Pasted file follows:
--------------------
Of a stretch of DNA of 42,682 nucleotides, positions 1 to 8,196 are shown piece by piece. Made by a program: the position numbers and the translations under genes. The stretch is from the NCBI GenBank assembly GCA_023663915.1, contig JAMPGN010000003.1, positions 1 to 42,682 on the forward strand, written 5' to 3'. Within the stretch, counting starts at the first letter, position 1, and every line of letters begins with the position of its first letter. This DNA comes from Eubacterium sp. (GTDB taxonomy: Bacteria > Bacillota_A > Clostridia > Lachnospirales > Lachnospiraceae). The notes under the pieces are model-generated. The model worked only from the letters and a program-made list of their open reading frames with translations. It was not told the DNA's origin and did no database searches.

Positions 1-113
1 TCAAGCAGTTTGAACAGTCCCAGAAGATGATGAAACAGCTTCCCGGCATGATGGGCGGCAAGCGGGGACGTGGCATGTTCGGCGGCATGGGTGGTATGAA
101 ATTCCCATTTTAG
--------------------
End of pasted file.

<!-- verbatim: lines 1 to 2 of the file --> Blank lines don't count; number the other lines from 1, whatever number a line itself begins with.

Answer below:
Of a stretch of DNA of 42,682 nucleotides, positions 1 to 8,196 are shown piece by piece. Made by a program: the position numbers and the translations under genes. The stretch is from the NCBI GenBank assembly GCA_023663915.1, contig JAMPGN010000003.1, positions 1 to 42,682 on the forward strand, written 5' to 3'. Within the stretch, counting starts at the first letter, position 1, and every line of letters begins with the position of its first letter. This DNA comes from Eubacterium sp. (GTDB taxonomy: Bacteria > Bacillota_A > Clostridia > Lachnospirales > Lachnospiraceae). The notes under the pieces are model-generated. The model worked only from the letters and a program-made list of their open reading frames with translations. It was not told the DNA's origin and did no database searches.

Positions 1-113